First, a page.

Deutsche Bank fined about $630 million over alleged $10 billion Russia money laundering scam
The fines were the latest development in the string of legal woes for the banking giant, coming less than two weeks after the bank finalised a $7.2 billion settlement with the US Justice Department over its role in the 2008 global financial crisis.
AFP New York, United States
Feb 01, 2017, 03.48 AM
New York and British authorities on Monday slapped nearly $630 million in fines on German banking giant Deutsche Bank over alleged money laundering in Russia, New York State's Department of Financial Services announced.
The scheme illegally moved $10 billion out of Russia, using so-called mirror trades among the bank's Moscow, London and New York offices, authorities said. The US Justice Department also is investigating the matter.
The fines were the latest development in the string of legal woes for the German banking giant, coming less than two weeks after the bank finalised a $7.2 billion settlement with the US Justice Department over its role in the 2008 global financial crisis.
The New York authorities said in a statement they were joined by Britain's Financial Conduct Authority in penalising the bank after finding pervasive weaknesses in Deutsche Bank's internal safeguards for money laundering and client risk.
DFS fined the bank $425 million, while FCA's fine was 163 million pounds, or about $204 million.
"This Russian mirror-trading scheme occurred while the bank was on clear notice of serious and widespread compliance issues dating back a decade," DFS Superintendent Maria Vullo said in the statement.
Bank units tasked with legal compliance and preventing money laundering were understaffed and ineffective, the DFS said.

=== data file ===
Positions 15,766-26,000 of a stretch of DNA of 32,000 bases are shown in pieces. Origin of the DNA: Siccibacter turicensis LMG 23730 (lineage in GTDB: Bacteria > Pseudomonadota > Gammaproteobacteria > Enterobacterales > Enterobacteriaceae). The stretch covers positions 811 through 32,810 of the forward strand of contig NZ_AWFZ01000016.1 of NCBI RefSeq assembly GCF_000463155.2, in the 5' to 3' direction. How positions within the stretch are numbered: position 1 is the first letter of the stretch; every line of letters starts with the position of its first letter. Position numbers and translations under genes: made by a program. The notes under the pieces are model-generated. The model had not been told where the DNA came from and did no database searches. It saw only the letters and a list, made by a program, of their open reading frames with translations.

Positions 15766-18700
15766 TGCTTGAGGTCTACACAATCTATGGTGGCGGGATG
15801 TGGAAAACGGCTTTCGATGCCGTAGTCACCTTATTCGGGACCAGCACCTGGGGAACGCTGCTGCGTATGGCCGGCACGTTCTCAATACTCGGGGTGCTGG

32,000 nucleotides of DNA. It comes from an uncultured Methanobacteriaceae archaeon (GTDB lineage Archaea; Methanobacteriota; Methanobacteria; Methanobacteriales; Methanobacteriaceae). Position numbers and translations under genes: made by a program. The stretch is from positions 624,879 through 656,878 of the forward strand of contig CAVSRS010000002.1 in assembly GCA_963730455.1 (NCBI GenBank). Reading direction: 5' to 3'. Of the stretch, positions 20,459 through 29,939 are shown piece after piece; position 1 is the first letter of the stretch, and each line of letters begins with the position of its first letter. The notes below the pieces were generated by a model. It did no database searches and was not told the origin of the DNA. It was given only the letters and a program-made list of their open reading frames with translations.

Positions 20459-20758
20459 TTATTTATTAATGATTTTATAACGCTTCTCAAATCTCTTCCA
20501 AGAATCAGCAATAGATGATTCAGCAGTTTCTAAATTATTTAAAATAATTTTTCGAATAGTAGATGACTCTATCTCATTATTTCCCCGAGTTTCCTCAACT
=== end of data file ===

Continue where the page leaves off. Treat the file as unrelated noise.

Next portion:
In "mirror" trades, clients would purchase stocks in rubles in Moscow while other clients who were related or even had the same owner would sell the same stock at the same price through the bank's London branch.
"By converting rubles into dollars through security trades that had no discernible economic purpose, the scheme was a means for bad actors within a financial institution to achieve improper ends while evading compliance with applicable laws," according to the legal document detailing the settlement with DFS.
In addition to paying the fines, Deutsche Bank also will be required to hire an outside monitor to review its internal compliance measures.
US President Donald Trump owes about $300 million to the bank, nearly half of his outstanding debt, according to a July 2016 analysis by Bloomberg.
Although the White House announced that Trump has formally resigned from all of his businesses, independent experts in government ethics say it doesn't resolve the conflict of interest problem.
The Trump Organization shared a document with CNN indicating he has resigned from all his business interests.
As CNN wrote: "The letter released to CNN still did not satisfy independent experts in government ethics, who have repeatedly urged Trump to liquidate his holdings and hand the proceeds over to an independent trustee who controls them without his knowledge, a structure known as a blind trust."
Larry Noble of the Campaign Legal Center told CNN that the letter does nothing to limit Trump's communications with his companies or to prohibit him from advising them.